Battle of the Bellmen

Courtesy of Libraries Tasmania

On 21 May 1886 Tommy Hopkins was walking down Hay Street, preparing to ring his bell and announce to the public that Messrs. E. Solomon and Co. had a sale.

Eyeing him as he traversed the streets, Billy Boy the Bellman was far from pleased. As town crier, Perth was his domain while Tommy had the run of Fremantle. Two bellmen in the city would never do.

Continue reading
Advertisements

The South Cornwall Ghost

Sinking operations continued at the South Cornwall tin mine however the men struggled a little due to the hardness of the diorite. In early December 1907 the results at the Greenbushes tin field was “watched with the keenest of interest” and was considered “the one hope of the future.” Also being keenly watched at around the same time was what The Blackwood Times dubbed ‘The South Cornwall Ghost‘.

A tin mine at Spring Gully, Greenbushes circa 1903. Courtesy of the State Library of Western Australia (1176B/1).
Continue reading

The Women’s Rush

Shenton Street in Menzies circa 1906

Following the discovery of the Golden Eagle nugget at Larkinville on 15 January 1931, gold was at the forefront in the minds of Western Australians. Reminiscent of earlier gold rush years, some men left their jobs to travel to the field in the hope they would strike it rich. Gold was the hot topic of the day and everyone kept their eyes peeled, including the women of Menzies.

Continue reading

Mahomet’s Treasure

Abdallah Mahomet arrived in Western Australia in the 1840s and by the late 1860s had relocated to Geraldton. An early settler in the area, he lived on a piece of land two miles south of the town, surrounded by sand dunes and possessing its own underground water source.

The Government allotted to him for the period of his natural life about ten acres of ground, a small portion of which he regularly cultivated…

The West Australian (Perth, WA : 1879-1954); 4 August 1880; Page 1; Country Letters

Making use of the plentiful water on his property, he took to growing vegetables, fruit and flowers. Carrying two baskets at the end of a long pole, he regularly walked into town and offered his produce for sale.

As he grew older he became known to everyone as Old Mahomet and the area where he lived was called Mahomets Flats. Alcohol, however, grew to be a problem in his life.

On 24 July 1880, 70 year old Mahomet left his home at 7 am with the aim to reach Geraldton between the hours of 8 am and 9 am. He went there on a specific errand but refused to state what it was until he got back.

Continue reading

Grim Yarns

There is a sickly odour of the sepulchre permeating the atmosphere, and the chief employment of the idle is to stand around and swap ghoulish stories – yarns that are dank, dismal and dirty, and reminiscent of dry bones, festering corpses, foul whiffs from the charnel house, blue mouldy of ghostly visions, and grisly spooks and other horrors…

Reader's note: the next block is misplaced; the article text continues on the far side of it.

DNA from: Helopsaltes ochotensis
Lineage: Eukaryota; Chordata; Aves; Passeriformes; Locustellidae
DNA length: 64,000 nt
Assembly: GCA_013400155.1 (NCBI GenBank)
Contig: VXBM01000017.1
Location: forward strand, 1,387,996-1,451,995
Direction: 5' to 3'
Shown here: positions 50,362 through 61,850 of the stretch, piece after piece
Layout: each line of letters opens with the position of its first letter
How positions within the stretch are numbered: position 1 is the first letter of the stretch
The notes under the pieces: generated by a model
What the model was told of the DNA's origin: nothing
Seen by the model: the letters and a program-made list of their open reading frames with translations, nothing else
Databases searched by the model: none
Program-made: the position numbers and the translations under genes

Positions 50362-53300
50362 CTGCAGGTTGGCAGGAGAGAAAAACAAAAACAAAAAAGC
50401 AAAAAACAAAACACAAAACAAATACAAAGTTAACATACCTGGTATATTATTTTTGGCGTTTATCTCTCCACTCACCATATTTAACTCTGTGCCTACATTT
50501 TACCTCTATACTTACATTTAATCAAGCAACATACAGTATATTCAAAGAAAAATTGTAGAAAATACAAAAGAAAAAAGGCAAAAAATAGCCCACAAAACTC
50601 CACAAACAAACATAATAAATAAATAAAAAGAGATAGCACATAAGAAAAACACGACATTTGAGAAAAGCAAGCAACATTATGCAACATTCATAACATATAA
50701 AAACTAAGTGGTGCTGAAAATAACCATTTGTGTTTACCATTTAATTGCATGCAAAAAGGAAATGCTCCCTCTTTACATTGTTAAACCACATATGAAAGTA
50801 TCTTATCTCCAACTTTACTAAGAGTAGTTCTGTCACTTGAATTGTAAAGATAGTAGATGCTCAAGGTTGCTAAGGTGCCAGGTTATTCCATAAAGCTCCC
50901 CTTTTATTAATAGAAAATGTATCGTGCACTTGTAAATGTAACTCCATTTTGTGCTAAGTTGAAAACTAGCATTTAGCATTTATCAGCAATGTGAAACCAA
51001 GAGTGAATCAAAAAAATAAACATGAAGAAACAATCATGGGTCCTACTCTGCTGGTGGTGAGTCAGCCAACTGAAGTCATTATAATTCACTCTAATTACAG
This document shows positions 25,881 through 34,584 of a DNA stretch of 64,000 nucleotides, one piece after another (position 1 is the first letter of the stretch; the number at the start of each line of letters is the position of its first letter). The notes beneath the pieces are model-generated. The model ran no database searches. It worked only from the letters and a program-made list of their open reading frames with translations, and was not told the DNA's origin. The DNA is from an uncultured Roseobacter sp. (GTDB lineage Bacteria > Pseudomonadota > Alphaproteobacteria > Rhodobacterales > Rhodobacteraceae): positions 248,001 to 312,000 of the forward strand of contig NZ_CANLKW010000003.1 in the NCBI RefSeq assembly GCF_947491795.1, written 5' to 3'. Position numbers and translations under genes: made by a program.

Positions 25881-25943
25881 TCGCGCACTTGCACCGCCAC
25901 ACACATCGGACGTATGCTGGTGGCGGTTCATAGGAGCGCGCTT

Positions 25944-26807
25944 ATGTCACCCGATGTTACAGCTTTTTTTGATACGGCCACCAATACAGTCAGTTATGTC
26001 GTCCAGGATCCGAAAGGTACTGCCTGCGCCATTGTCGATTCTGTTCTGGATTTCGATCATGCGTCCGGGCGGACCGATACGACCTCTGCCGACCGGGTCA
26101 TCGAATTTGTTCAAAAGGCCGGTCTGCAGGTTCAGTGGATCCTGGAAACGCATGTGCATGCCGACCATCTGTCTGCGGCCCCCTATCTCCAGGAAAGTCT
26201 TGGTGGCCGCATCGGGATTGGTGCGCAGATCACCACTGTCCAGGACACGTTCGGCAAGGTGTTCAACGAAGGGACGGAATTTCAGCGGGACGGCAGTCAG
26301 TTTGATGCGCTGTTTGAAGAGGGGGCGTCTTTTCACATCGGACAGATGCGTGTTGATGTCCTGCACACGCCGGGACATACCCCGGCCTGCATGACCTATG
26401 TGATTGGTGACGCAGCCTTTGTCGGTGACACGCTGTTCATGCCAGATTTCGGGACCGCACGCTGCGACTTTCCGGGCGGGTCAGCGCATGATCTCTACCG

And so it is that wherever Death casts a shadow, people will have some kind of story to tell. In late November 1894, the Coolgardie Miner had heard of several such grim yarns. Unable to resist “dabbling in mortuary matters“, they diligently reproduced them in an article.

Continue reading

Whatley Park Pensioners

What I love about history is the constant opportunity to learn something new. Research is always vital however this can be difficult if you’re not sure where to look. This may especially be the case where buildings or infrastructure is torn down. Once the physical reminder of history is lost, it’s likely the memory of it will be lost too. Generations upon generations of people are born and what was once well-known to many can become forgotten. The same can be said for stories.

As is often the case, I came across Whatley Station and the Whatley Park Pensioners purely by chance whilst searching for something else. At first confused (where in the world was Whatley Park?) I began researching and found myself learning a piece of Bayswater’s history which seemed as though it had (perhaps unintentionally) been buried in the past.

Continue reading

Goodbye Chaps, I’m Off

Having already escaped from Coolgardie Gaol in January, police kept a close watch on George Thompson when they loaded him onto a train on 17 March 1897. He was to serve three sentences at Fremantle Prison; 12 months for stealing, four months for breaking out of gaol and three months for giving a false name to the police. Thompson was one of 14 prisoners being transported from Coolgardie to Fremantle on the midday train.

Continue reading

The Great Jansen

The Great Jansen (Harry August Jansen) was touring Australia for the first time and was scheduled to perform at His Majesty’s Theatre in Perth for two weeks. Opening on Saturday, 27 July 1912 he was described as a magician and illusionist and it was stated that his magic “eclipses anything hitherto attempted.

Continue reading

Frog in a Hole

Harry Ainsworth had done it all. He’d struck gold at Lake Austin, made his fortune, moved into a grand house in Geraldton and in 1895 became Mayor. By the 1900s he’d lost everything. Hoping to recover some of his fortune, he returned to Lake Austin and once more began searching for gold. What he didn’t expect to find was a frog.

Lake Austin with The Mainland in the middle. Courtesy of the State Library of Western Australia (Call Number: 9022.M95H2).
Continue reading

The Drummer’s Death

The regular jazz drummer who played in the orchestra at the Empire Dance Hall couldn’t make it to the flannel dance held on 9 December 1932. A call was made to Edward Cassey asking if he could fill in. Despite having never played at the hall and not knowing its location, he said yes.

Edward Cassey
Continue reading